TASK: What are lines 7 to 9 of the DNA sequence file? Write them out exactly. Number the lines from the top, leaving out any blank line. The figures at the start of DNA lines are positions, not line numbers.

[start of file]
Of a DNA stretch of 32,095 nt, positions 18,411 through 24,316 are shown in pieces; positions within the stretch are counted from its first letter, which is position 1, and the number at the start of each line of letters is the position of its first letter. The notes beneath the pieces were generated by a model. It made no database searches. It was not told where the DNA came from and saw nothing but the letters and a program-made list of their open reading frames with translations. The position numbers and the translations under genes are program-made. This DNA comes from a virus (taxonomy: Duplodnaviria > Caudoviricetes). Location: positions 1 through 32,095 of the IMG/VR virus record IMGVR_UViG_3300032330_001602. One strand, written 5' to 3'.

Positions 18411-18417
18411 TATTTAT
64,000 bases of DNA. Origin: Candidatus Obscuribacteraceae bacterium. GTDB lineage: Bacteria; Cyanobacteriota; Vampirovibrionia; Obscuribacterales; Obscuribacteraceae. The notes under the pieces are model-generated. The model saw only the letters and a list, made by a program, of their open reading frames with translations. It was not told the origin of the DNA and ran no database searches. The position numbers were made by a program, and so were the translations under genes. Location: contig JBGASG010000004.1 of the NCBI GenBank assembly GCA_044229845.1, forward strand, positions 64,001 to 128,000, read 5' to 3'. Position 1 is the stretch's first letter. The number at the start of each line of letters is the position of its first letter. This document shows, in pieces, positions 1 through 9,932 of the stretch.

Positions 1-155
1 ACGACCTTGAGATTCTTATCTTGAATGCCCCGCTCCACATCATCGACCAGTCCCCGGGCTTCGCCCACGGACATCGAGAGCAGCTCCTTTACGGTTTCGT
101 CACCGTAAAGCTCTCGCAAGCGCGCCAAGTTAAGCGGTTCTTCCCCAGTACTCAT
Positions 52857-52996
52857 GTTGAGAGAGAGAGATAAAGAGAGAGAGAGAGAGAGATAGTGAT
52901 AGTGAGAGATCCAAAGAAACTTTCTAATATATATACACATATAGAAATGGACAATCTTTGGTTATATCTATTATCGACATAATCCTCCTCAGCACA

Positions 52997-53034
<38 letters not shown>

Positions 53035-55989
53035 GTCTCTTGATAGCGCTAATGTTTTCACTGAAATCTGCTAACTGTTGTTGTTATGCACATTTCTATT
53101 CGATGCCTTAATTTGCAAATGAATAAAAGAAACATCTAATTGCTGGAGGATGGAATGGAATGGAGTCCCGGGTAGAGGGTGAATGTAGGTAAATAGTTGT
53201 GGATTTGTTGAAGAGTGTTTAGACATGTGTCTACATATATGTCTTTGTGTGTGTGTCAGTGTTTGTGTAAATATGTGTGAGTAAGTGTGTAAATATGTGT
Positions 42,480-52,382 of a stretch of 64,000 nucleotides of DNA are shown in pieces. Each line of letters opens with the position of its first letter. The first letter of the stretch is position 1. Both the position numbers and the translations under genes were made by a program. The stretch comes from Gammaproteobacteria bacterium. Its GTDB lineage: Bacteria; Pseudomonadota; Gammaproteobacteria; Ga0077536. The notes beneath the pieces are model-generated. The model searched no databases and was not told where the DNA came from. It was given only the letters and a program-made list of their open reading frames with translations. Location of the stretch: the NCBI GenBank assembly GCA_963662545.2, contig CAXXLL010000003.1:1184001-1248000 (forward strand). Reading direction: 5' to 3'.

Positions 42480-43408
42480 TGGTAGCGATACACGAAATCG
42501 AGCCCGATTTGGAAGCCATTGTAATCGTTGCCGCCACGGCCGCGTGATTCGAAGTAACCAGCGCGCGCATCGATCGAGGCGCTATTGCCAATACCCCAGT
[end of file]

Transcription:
101 CACCGTAAAGCTCTCGCAAGCGCGCCAAGTTAAGCGGTTCTTCCCCAGTACTCAT
Positions 52857-52996
52857 GTTGAGAGAGAGAGATAAAGAGAGAGAGAGAGAGAGATAGTGAT